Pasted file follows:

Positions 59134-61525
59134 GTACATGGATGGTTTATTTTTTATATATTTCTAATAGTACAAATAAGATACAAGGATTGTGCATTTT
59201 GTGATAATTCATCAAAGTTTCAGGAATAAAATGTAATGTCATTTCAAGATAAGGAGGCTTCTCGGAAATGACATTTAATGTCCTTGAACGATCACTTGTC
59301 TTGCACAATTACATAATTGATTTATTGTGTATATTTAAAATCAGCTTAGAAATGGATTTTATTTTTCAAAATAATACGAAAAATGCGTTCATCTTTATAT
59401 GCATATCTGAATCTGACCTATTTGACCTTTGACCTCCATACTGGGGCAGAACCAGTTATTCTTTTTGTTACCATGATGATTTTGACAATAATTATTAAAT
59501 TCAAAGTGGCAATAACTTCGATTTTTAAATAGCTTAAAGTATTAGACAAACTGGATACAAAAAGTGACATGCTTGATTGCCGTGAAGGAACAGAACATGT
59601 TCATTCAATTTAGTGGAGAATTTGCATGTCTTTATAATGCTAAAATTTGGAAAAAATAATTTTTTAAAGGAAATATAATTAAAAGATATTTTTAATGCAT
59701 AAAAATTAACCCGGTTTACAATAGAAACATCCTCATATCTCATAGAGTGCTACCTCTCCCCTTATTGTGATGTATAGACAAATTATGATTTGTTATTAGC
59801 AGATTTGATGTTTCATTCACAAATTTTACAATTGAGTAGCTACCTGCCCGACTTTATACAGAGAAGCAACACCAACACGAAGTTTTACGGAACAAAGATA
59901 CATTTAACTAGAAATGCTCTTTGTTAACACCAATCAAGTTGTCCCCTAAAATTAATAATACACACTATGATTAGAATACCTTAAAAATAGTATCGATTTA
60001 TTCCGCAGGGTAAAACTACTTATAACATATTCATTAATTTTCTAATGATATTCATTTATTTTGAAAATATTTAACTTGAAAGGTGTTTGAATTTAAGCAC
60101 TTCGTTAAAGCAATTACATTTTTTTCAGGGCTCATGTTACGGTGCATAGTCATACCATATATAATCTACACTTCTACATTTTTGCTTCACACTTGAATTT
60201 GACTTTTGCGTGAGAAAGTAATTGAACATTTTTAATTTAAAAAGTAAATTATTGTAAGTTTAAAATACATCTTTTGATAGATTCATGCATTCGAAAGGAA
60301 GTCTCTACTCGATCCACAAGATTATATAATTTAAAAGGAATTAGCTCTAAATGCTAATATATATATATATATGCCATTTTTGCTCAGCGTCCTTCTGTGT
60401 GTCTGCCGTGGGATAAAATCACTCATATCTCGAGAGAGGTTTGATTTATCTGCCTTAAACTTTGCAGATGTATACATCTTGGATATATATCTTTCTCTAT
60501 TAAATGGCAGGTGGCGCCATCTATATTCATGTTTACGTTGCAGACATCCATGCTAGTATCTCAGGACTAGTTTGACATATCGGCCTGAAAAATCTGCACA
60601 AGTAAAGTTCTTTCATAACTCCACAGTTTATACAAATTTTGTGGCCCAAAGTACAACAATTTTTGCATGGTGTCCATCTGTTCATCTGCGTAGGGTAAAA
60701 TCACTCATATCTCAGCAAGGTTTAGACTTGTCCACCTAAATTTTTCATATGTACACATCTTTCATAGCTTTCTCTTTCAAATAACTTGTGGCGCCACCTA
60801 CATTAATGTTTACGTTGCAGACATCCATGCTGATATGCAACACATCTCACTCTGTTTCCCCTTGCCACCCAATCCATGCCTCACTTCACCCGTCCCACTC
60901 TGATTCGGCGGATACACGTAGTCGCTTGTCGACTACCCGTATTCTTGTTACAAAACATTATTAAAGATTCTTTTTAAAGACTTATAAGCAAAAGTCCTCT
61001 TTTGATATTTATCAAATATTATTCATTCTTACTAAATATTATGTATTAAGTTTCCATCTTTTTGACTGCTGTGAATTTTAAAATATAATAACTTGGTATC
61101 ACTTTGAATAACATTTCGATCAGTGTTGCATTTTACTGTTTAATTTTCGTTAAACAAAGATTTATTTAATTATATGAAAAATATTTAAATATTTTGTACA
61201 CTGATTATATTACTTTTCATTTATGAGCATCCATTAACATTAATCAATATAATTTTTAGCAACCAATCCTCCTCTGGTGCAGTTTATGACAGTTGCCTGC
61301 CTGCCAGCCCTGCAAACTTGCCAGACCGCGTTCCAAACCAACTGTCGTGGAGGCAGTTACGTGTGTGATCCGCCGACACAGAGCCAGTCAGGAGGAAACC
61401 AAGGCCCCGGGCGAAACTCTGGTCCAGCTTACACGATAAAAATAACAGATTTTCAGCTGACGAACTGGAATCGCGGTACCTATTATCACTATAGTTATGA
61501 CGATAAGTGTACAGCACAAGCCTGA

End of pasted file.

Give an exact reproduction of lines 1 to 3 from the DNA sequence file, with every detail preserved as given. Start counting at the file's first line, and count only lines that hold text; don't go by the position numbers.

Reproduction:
Positions 59134-61525
59134 GTACATGGATGGTTTATTTTTTATATATTTCTAATAGTACAAATAAGATACAAGGATTGTGCATTTT
59201 GTGATAATTCATCAAAGTTTCAGGAATAAAATGTAATGTCATTTCAAGATAAGGAGGCTTCTCGGAAATGACATTTAATGTCCTTGAACGATCACTTGTC